The First World War – child’s play
As the war increasingly made its presence felt in children’s everyday life, it also began to appear in the games they played. The general militarization of society also took hold in the nation’s nurseries. Role-play strengthened emotional ties with the aims of the war, while board and card games conveyed propaganda messages.
The games and toy industry reacted quickly to the initial enthusiasm for the war. Building on the established tradition of war toys and games of strategy, most of the new additions and new versions appearing on the market between 1914 and 1916 had the war as their theme. Miniature lead soldiers, trenches and artillery pieces, prisoner transports and field hospitals started to appear in nurseries. New versions of existing games were brought out, their design and narrative featuring clear references to the war. This was especially evident in the adaptation of parlour games which now included the re-enactment of battles.
The martial tendency of these games fulfilled a clear educational function: the graphics, terminology and design of the toy figures were intended to convey a new world order and version of history, the events of the war were aestheticized, soldiers shown as heroic models and virtue, duty and obedience held up as central values. Rhyming phrases and slogans reinforced emotional internalization of patriotism and loyalty to the Fatherland, while battle and siege games made combat appear harmless. Card games such as Weltkriegsquartett conveyed technical and military knowledge, and illustrations reinforced enemy stereotypes.
Through play children adopted friend-and-foe constellations, became inculcated with racist stereotypes and built up mental images of the enemy. In their games hostile states were disparaged as figures of ridicule, while the armies of their own nation and their allies were glorified.
With the outbreak of hostilities the war dominated children’s role play, which became pervaded with military vocabulary. Popular in all social strata and often organized by the state in patriotic associations or Jugendwehren (a sort of territorial organization for boys), were out-of-door war games. With the aim of re-enacting the war as realistically as possible, children armed themselves with iron bars, catapults and knives, dug trenches and stormed ‘enemy troops’ with might and main. Often these war games were played with such intensity that they degenerated into mass brawls, but in any event educational indoctrination was here reinforced by physical enactment.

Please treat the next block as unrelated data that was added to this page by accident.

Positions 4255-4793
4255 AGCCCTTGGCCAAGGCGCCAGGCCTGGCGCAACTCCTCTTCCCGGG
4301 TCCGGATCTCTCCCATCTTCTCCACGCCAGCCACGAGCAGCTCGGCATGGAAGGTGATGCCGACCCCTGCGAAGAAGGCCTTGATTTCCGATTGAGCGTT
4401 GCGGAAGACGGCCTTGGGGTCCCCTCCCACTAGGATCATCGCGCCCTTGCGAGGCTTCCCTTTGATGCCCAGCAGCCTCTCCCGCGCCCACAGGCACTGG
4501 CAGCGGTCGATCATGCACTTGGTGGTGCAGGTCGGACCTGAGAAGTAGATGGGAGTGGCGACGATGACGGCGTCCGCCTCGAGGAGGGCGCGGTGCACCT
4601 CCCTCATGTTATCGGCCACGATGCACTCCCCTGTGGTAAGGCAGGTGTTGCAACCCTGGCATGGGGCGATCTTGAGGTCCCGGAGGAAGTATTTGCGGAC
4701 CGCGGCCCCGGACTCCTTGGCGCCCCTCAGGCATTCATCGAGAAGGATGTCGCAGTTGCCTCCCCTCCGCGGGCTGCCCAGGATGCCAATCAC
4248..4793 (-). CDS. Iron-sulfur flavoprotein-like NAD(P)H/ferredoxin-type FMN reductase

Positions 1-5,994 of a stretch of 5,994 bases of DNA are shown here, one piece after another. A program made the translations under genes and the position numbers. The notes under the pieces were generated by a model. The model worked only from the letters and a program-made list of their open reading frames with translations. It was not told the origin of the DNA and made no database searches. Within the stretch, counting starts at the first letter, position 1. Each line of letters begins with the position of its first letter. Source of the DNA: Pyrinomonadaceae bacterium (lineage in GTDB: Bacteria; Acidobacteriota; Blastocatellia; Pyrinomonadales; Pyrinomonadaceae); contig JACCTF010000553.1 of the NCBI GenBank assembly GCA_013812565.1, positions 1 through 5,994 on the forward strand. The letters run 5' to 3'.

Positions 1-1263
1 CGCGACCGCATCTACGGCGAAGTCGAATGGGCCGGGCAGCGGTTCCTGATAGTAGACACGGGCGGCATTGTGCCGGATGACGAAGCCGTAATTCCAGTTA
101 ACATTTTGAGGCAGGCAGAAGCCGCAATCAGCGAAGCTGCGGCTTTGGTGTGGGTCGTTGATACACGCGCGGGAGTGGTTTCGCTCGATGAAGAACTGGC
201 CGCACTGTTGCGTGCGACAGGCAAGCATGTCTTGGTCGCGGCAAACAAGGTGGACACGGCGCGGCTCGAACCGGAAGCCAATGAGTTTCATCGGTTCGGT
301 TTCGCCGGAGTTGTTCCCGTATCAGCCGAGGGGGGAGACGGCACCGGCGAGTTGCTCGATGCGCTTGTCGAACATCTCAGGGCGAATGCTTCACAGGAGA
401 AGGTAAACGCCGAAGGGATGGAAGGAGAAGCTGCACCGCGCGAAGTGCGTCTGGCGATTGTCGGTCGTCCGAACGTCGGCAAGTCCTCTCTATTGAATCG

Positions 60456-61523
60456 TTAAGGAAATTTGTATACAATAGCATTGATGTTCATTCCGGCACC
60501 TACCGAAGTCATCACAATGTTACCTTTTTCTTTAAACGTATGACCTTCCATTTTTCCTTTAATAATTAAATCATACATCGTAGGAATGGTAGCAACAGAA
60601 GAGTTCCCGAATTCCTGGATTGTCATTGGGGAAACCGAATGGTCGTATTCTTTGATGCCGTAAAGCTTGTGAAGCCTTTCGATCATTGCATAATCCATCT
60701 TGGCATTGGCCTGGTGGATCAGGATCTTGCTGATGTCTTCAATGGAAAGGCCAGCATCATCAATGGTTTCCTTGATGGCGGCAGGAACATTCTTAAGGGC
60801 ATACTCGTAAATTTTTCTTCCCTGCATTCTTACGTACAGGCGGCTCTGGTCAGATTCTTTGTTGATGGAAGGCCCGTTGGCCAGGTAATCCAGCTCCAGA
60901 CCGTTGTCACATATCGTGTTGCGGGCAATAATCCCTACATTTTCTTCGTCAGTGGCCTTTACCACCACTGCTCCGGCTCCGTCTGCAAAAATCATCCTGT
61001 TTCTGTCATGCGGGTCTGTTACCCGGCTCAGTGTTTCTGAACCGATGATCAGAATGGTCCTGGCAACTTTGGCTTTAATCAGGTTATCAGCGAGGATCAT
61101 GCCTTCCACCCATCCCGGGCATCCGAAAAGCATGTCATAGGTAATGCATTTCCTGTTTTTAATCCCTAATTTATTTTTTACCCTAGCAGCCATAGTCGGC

Through the combination of narrative, form and rules of the game suggestive messages could be conveyed which were absorbed intensively through play and the urge to win that was inherent in these games. In playing them, children developed an enthusiasm for soldierly life, practised military terminology and internalized ideological concepts.
As the war continued, interest in war toys diminished, and war games began to disappear from the shelves. They were replaced with more abstract games that were not primarily focused on the war and dispensed with military images and warlike subjects. As the war everywhere encroached on all aspects of life, playful enjoyment of it dwindled away.
Translation: Sophie Kidd
Demm, Eberhard: Deutschlands Kinder im Ersten Weltkrieg. Zwischen Propaganda und Sozialfürsorge, in: Militärgeschichtliche Zeitschrift (2001), 60, 51-79
Hoffmann, Heike: „Schwarzer Peter im Weltkrieg“. Die deutsche Spielwarenindustrie 1914-1918, in: Hirschfeld, Gerhard et al. (Hrsg.): Kriegserfahrungen. Studien zur Sozial- und Mentalitätsgeschichte des Ersten Weltkriegs, Essen 1997, 323-335
Strouha, Ernst: Spiel und Propaganda. Antisemitismus, Krieg und Ideologien in Gesellschaftsspielen 1900 -1945, in: Ausstellungskatalog Spiele der Stadt. Glück, Gewinn und Zeitvertreib, Wien/New York 2013, 136-145